NASHVILLE DISTRICT
                   FAMILY SUPPORT GROUP
                       MAY 20, 2008

              1730 DIAL-IN INFORMAL WELCOME

                     OPENING REMARKS

                    Staff and Families


                MAY – 1 Employee to Afghanistan

                     Upcoming Events:

   Nashville District will be presenting a “GWOT Brown Bag
  Lunch on 6 June 08 in Room A-640 from 11:00am to 1:00pm.
Employees and guests may bring their lunch and join us for
   information on Global War on Terrorism (GWOT) positions
available. How to find the GWOT jobs. How to apply for the
 positions. Pre-deployment Processing. Deployee and Family
 Support while employee is overseas. Work performed by our
                     deployed employees.
     We are fortunate to have on our panel, Human Resources
        Representative, Wanda Coleman, Readiness Branch
   Representative, Jerry Breznican, guest panel member, Mr.
    Jabbar Ali, an Iraq engineer who served USACE as Deputy
Resident Engineer at the Wassit Resident Office in the Gulf
Region, South District (GRS), in Iraq, and who has recently
  immigrated to this country with his family. Another guest
 panel member and recently returned deployee, Charles Ogle.
            Mr. Ogle has served on three GWOT tours.
                 You all are welcome to attend!

              Recent Events – Lessons Learned

        *The Nashville District Engineer Day Picnic
      We would love to see you and your family there!

             Schedule of Festivities at the
             Corps’ Engineer Day Picnic
             12 June 2008 -120th Nashville District Birthday
             Celebration at Rockland Recreation Area at Old
             Hickory Lake (Hendersonville side)

             Remember your blanket/folding chairs and
             Government ID!!!!

             7:30am – Fun Run/Walk Registration Begins
             (Location: Upper Parking Lot)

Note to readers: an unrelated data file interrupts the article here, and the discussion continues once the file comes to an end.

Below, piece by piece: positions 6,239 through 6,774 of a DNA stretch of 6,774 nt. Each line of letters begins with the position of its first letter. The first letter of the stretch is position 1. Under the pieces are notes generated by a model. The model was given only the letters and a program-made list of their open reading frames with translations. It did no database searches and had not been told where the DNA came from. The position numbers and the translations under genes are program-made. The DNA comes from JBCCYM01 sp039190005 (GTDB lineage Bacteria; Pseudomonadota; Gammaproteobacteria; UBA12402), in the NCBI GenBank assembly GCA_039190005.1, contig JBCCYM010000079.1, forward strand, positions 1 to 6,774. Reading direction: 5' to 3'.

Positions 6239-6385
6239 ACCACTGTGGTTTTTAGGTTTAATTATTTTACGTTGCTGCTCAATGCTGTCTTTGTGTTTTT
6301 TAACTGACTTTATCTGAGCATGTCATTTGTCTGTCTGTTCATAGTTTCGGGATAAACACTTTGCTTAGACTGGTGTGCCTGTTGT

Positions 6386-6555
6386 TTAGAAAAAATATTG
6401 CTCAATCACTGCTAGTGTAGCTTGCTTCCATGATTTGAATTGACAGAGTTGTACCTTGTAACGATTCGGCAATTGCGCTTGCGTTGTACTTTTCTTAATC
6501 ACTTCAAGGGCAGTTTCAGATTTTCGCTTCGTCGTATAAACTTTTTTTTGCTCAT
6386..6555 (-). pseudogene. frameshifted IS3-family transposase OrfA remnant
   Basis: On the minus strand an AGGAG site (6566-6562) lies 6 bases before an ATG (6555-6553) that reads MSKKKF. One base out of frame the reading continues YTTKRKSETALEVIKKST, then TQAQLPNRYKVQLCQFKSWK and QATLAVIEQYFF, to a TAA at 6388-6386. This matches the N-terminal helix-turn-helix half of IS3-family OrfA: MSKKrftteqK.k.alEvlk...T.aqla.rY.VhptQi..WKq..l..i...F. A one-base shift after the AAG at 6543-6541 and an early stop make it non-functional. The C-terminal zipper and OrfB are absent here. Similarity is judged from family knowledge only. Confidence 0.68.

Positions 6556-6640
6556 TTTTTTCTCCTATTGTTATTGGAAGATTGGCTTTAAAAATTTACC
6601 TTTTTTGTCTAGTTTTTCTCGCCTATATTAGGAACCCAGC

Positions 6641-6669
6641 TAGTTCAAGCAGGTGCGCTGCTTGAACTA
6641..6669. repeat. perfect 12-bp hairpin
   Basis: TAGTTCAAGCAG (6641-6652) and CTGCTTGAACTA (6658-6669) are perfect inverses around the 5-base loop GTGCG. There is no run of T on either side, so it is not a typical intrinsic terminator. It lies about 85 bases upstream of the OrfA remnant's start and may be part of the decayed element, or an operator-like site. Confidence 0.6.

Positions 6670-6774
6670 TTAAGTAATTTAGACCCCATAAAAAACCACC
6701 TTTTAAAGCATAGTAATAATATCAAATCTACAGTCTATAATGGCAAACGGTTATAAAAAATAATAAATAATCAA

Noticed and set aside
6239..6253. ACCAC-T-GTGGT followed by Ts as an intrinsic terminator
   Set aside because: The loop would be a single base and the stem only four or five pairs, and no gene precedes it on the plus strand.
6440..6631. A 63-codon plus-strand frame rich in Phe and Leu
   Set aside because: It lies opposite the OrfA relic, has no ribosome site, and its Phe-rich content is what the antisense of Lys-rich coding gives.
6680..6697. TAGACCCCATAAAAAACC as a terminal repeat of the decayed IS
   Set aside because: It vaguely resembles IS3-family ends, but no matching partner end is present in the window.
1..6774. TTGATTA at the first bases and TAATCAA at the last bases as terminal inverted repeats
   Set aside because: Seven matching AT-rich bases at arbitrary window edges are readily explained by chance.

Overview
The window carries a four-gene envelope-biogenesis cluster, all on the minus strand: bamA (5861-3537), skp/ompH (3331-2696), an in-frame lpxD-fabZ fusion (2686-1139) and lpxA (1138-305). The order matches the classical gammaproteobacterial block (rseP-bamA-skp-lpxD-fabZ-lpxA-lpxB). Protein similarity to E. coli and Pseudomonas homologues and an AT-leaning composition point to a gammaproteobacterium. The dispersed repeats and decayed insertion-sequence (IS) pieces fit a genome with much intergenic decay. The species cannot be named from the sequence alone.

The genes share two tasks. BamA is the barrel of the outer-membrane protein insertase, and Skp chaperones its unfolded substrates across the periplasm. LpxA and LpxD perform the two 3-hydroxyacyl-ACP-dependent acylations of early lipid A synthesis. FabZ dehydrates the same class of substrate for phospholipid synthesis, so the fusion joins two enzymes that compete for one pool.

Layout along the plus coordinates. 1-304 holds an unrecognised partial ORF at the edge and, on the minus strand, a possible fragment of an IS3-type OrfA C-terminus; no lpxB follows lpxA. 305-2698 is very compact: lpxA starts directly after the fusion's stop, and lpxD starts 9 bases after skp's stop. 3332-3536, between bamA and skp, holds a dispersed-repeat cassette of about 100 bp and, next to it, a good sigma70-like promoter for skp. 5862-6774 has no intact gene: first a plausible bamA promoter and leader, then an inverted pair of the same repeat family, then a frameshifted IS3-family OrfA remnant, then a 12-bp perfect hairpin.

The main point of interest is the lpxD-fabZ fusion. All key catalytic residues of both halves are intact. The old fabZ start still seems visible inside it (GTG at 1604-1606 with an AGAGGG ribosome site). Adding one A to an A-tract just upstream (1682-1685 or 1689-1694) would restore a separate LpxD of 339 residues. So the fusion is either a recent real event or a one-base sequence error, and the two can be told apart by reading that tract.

7:45 am – Commander gives Welcome and Safety
             8:00 am – Volleyball Competition Begins8:00 am
             - 2.4 Mile Fun Run/Walk
             8:30 am - Kids Fun Run - .8 mile
             8:30-11:00am    Kids Games (POC: Marla
             Klinger) (
                   9:00 am – Horseshoe Competition Begins
             (POC: Phyllis Kohl)
             9:00 am – Tug of War Begins (POC:   Chester
             9:00-10:00 am – Square Dancing (upper level
             parking lot)
             9:00-9:15 am – Retiree’s Briefing (in Shelter
9:30 am – Arrival of Distinguished Civilians
(met by escort, Carol Warren)

10:00-10:05 am -   Presentation of Global War
on Terrorism (GWOT) Awards (LTC Lindstrom)
10:05–10:30 am – Distinguished Civilian Awards
(Awardees/Families) presented by LTC
Lindstrom/MAJ Straus
10:30-11:00 am – Trivia Contest (POC:   Jim
Siburt) (Location – Stage)
11:00–1:00 pm – Lunch (Location – Shelter #2)
11:30-12:00 pm – Story Telling (POC:    Yvonne
Hamilton) (Location – Stage)
1200-1:00 pm – Kid’s Games (POC: Marla
Klinger) (Upper Parking/Grassy Area)
12:00 pm – Cutting of District’s Birthday Cake
(POC: Yvonne Hamilton)
12:15 am – 12:45 – Bingo (POC:   Cliff Reinert)
(Location - Stage)

1:00 pm-1:30 pm – Awards (approx ½ hour) at
•   Length of Service Awards (Commander and
employees) (POC: Wanda Coleman)
•   Acknowledgement of Contributors to
Picnic/Games Awards/Door Prize Drawing

1:30 – 2:30 pm – VIP Pie-in-the-Face FUNDRAISER
(Location – near Volleyball court)
1:30 pm (after Awards Ceremony) – Volleyball
Championship Match
2:00 pm – CLEAN-UP Begins
              *The Nashville District newsletter, “The
              District Digest” has been revived! The new
              issue is now out on email. It will be featuring
              articles on Nashville District’s deployed
              employees. The first article is on Ms. Qiana
              Davis, and Attorney in Office of Counsel.
                  You can review the “District Digest” at

Please take time to view it, I think you’ll enjoy the district
                   *Iraq Facts:


Stuffed Masgouf ready for roasting in the oven
       Main article Cuisine of Iraq
    The Iraqi cuisine is generally a heavy cuisine with more spices than most
    Arab cuisines. Iraq's main food crops include wheat, barley, rice,
    vegetables, and dates. Vegetables include eggplant, okra, potatoes, and
    tomatoes. Beans such as chickpeas and lentils are also quite common.
    Common meats in Iraqi cooking are lamb and beef; fish and poultry are